Northwestern Events Calendar


BME Seminar Series: Dr.Yaping Liu

When: Thursday, January 4, 2024
4:00 PM - 5:00 PM CT

Where: Technological Institute, Tech L361, 2145 Sheridan Road, Evanston, IL 60208 map it

Audience: Faculty/Staff - Student - Post Docs/Docs - Graduate Students

Contact: Naomi Vasciannie  

Group: McCormick - Biomedical Engineering Department (BME)

Category: Academic, Lectures & Meetings


“Decoding the human genome by multi-omics in cell-free DNA and single-cells”

My long-term research interest is to decode the human genome. My lab's recent research focus is on developing computational methods for cell-free DNA (cfDNA) and high-throughput experimental methods for single-cell multi-omics. 

In single-cell multi-omics, we developed several approaches to jointly profile multiple epigenetic marks within the same single cells. We developed Methyl-HiC to capture the three-dimensional (3D) genome topology and DNA methylome together in the same DNA molecule. We revealed the coordinated DNA methylation status between distal genomic segments that are in spatial proximity in the nucleus. We next extended it to the single-cell level to jointly profile DNA methylation and 3D genome within the same nuclei from heterogeneous cells. We further extend Methyl-HiC to NOMe-HiC, which can simultaneously profile single nucleotide polymorphisms, DNA methylation, chromatin accessibility, and 3D genome from the same DNA molecule, together with the transcriptome in a single assay. Finally, we extend it to the single-cell resolution to delineate heterogeneity across multiple molecular measurements in a mixed-cell population.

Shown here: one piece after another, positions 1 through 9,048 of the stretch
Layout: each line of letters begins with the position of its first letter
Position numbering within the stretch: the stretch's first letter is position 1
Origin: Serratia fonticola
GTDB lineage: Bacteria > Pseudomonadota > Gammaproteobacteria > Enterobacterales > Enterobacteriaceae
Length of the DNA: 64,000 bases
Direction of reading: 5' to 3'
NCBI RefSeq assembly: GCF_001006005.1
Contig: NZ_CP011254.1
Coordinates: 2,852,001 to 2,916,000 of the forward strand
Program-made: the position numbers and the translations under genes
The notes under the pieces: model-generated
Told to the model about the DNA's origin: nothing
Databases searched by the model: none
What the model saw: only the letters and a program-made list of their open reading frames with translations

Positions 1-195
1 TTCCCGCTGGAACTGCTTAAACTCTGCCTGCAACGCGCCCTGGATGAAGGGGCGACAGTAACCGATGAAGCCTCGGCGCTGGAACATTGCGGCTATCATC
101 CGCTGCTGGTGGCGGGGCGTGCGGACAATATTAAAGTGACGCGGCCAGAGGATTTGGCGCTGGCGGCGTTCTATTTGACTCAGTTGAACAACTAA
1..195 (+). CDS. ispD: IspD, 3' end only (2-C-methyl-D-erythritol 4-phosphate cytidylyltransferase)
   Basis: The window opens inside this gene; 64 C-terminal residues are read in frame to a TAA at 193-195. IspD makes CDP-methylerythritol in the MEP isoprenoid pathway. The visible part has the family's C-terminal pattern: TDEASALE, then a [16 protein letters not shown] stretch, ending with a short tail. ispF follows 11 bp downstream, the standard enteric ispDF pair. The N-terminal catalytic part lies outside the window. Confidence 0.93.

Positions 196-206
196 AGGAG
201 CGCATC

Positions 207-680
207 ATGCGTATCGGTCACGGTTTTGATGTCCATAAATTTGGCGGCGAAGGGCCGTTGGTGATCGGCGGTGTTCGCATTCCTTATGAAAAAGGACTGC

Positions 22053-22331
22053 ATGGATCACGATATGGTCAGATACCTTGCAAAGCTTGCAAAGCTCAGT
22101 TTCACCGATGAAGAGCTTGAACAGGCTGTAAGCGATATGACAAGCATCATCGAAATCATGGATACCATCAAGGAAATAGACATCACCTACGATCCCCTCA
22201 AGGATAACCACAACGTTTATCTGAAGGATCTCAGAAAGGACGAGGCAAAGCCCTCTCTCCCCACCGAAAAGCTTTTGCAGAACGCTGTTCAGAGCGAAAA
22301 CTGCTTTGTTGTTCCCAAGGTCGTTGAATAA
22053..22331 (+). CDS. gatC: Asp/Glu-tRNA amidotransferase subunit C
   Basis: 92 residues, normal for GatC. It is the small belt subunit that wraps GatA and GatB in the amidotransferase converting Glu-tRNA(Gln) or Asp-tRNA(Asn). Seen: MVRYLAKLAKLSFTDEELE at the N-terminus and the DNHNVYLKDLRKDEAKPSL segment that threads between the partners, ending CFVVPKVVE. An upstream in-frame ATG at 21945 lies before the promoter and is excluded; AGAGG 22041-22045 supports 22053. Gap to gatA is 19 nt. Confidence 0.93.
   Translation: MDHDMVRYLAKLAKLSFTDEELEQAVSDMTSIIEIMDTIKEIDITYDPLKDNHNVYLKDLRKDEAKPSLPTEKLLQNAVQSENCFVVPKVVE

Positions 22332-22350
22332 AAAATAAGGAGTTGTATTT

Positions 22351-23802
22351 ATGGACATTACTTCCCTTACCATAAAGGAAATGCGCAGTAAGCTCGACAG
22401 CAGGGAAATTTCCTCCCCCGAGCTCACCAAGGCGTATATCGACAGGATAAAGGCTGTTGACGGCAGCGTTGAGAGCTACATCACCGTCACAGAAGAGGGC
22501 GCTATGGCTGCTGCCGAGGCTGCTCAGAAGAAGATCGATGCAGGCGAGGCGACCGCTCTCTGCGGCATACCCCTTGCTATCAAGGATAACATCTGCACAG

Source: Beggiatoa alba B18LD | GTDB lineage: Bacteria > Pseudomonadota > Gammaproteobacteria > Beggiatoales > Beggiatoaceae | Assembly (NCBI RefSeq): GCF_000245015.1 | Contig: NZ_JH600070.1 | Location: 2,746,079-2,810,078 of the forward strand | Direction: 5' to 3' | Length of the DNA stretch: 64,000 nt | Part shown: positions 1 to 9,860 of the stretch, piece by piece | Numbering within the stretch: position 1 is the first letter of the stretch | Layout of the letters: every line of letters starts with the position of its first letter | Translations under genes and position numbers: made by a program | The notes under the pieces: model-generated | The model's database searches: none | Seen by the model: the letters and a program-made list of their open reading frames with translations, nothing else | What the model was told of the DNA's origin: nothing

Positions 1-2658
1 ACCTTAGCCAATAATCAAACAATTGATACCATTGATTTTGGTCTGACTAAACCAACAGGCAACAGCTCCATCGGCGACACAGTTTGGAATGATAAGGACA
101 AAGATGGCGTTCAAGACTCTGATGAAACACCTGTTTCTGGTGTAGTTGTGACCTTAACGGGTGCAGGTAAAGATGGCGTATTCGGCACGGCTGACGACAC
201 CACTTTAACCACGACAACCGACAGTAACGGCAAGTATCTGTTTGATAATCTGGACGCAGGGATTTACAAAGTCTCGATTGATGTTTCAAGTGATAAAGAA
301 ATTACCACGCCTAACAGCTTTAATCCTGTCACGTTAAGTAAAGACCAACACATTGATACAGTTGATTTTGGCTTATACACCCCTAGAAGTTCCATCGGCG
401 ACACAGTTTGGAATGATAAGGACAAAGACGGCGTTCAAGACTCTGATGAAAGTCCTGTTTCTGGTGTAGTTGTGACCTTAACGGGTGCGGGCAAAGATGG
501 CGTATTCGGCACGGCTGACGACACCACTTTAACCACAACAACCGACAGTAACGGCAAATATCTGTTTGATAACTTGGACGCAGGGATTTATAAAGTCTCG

In cell-free DNA, we developed a set of computational tools to facilitate the study of cellular epigenomes non-invasively by fragmentation patterns measured from cfDNA whole-genome sequencing (WGS). Current research on the development of computational methods for cfDNA fragmentation patterns is significantly limited by the controlled access of the cfDNA WGS. We built and maintained a comprehensive database and browser to host >3,000 uniformly processed and curated de-identified cfDNA WGS for the liquid biopsy community. Further based on the public dataset, we developed a computational method to de novo characterize the genome-wide fragmentation hotspots at cfDNA WGS. In healthy, hotspots are enriched in gene-regulatory elements, including open chromatin regions, promoters, and hematopoietic-specific enhancers. The aberration of hotspots detected in early-stage cancers allows us to understand the gene-regulatory mechanism in early-stage diseases and diagnose early-stage cancers and their tissues of origin with high performance. The computational methods developed for cfDNA fragmentation in our lab will eventually pave the roads for our understanding of the variation of cis-regulatory elements non-invasively across different physiological and pathological conditions.

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